I am a scientist.
And I am extraordinarily proud to write those words. Being a scientist is a noble profession: we explore the untamed wilderness of the universe and chart its rises and falls, its rivers and oceans, deserts and mountains, and those far-off distant places that exist beyond even our imagination. But scientists are more than just cartographers—we bring order to this so-called chaos, always striving to illuminate the rationale underlying this wild, most beautiful topography.
Uncovering the whats and the hows and the whys, we are the universe’s storytellers.
Of course, this is not a new endeavor. This is a task as old as the history of our species: understanding the world, giving order to the chaotic, making sense of nature, of the weather, of birth, even of death, underpins much of ancient mythology and has shaped all of civilization. We are a curious species. As children, as adults, we are continually giving a framework to all the things we observe, trying to get things to just make sense. Being a scientist is an inherently human endeavor, striking at the core of what it means to be human.
I also feel extremely lucky to write that I am a scientist. Lucky? Definitely. I have one of the best jobs in the world, a job that is so wonderful and so fulfilling that I rarely think of it as “a job”. In fact, I’ve been lucky many times over, more time than I can count—I had loving, inquisitive parents who were scientists; I went to good schools; I am funded by the U.S. government to pursue my scientific passions. And those are just the top three.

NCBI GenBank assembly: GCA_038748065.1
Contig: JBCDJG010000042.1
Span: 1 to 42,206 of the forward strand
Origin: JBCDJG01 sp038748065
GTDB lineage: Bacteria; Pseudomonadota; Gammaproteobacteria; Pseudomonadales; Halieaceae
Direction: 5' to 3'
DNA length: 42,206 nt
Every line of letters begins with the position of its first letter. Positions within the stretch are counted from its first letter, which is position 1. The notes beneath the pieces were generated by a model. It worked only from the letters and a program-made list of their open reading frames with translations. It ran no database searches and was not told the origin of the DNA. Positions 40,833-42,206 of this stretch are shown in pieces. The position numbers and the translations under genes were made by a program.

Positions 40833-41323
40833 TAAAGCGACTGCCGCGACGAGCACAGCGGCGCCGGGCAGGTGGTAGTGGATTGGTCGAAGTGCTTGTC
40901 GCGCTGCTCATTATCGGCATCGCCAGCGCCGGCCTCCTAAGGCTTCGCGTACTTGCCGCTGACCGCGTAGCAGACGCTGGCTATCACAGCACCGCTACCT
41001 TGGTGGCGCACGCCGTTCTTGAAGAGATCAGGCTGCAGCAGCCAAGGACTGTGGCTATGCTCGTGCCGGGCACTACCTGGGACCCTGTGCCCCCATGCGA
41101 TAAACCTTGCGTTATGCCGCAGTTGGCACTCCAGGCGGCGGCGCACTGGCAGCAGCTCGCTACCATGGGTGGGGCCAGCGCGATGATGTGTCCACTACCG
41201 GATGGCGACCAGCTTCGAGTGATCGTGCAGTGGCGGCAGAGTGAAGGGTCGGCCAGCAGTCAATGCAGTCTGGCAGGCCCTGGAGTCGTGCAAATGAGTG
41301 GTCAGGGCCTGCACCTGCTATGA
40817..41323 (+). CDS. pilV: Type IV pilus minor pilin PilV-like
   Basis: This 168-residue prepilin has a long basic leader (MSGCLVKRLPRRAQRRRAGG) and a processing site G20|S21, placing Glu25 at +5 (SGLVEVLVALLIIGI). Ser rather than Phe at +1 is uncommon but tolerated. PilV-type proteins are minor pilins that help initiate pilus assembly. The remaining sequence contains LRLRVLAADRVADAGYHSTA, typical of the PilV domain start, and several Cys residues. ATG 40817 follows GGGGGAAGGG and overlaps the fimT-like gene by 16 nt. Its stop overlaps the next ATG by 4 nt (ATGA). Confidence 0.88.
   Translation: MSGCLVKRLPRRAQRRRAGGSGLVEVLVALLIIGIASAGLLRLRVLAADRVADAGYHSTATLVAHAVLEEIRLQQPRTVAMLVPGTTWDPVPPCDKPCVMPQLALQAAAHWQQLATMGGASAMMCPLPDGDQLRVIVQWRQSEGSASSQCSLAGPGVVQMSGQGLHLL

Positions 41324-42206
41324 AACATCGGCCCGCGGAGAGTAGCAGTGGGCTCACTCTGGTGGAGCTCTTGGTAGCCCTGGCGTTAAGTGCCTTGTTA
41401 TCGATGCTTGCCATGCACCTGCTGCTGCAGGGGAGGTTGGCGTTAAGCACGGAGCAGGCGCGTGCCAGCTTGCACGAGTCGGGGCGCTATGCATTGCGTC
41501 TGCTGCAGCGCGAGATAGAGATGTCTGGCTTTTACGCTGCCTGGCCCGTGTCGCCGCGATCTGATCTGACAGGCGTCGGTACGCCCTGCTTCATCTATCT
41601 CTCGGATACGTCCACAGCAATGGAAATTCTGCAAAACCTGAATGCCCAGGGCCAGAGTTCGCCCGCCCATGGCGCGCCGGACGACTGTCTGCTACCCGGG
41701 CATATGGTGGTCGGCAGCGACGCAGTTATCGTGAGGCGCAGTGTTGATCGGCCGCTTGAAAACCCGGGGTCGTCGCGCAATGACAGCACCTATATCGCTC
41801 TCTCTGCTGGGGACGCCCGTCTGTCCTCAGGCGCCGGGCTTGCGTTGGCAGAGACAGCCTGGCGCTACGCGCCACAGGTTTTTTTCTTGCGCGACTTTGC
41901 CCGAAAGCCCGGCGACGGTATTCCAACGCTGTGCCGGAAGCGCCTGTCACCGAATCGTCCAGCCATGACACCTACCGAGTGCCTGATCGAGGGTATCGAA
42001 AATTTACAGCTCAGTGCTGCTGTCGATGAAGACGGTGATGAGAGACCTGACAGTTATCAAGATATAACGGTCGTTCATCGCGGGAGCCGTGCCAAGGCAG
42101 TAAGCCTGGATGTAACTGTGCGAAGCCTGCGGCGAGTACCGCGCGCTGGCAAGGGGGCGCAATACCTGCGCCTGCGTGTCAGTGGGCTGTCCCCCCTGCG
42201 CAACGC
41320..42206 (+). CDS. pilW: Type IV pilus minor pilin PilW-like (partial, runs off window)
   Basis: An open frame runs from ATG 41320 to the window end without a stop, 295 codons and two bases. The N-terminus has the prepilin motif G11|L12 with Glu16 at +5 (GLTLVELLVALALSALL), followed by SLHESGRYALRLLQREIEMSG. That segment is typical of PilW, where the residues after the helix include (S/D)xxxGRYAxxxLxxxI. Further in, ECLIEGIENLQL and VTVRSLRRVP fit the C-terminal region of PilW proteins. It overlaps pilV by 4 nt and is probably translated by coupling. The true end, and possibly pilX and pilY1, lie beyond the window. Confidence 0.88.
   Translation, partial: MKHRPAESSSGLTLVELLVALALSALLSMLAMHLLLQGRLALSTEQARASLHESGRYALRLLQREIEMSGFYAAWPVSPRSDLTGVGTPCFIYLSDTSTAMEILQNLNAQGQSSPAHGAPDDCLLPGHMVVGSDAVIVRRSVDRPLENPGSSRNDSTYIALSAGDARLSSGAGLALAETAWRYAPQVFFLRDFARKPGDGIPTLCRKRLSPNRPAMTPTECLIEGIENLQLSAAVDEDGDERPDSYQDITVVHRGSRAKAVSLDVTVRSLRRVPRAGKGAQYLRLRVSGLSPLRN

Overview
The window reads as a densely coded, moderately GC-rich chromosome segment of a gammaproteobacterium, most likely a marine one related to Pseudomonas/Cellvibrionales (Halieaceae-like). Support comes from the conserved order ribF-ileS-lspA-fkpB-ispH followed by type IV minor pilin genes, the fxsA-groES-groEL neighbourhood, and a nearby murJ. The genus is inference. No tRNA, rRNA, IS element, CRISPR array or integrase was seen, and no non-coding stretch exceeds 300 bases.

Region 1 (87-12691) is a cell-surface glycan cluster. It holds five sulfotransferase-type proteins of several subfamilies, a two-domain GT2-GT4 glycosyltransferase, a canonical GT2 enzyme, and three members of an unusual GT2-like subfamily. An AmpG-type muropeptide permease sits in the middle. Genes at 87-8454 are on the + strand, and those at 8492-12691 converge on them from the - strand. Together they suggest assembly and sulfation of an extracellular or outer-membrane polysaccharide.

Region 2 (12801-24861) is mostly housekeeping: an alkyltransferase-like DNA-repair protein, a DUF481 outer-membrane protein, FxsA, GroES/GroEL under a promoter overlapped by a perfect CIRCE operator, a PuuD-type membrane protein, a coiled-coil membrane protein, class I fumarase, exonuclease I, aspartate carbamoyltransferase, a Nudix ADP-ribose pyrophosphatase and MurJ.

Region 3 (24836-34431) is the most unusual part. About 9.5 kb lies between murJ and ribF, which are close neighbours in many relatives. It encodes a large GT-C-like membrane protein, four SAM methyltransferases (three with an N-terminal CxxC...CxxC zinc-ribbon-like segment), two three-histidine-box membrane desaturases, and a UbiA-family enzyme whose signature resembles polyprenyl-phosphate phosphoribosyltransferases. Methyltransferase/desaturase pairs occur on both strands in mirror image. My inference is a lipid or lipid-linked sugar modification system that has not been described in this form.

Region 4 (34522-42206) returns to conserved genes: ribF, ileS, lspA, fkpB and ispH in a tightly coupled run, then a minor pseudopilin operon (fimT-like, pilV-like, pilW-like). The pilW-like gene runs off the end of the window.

Much of the inspiration for HoTBAS came from a desire to share my joy at being scientist with other people who may not have been so lucky. With those who may have never thought about science; with those who may have not thought about science since dissecting a frog in high-school biology; with those who are curious about (but perhaps intimidated by) science; and with those who are excited at the prospect of being explorers of the universe. Everyone is a budding scientist, because we all want to understand the hows and the whys of our existence.
Of course, since everyone is a budding scientist, everyone can approach the world, the news, their own lives scientifically—and herein lies the rest of my inspiration. There is something to be said for applying the scientific method—or, at the very least, its rigor—to life more broadly. How often are seemingly outlandish claims put forward? As responsible members of society, we should ask for proof, for evidence. We should think critically about the facts put before us and hold everyone, especially our leaders, to the highest standard of truth. We must do our best to make sure we’ve gotten as close to the truth as possible.
And that’s where being a scientist comes in.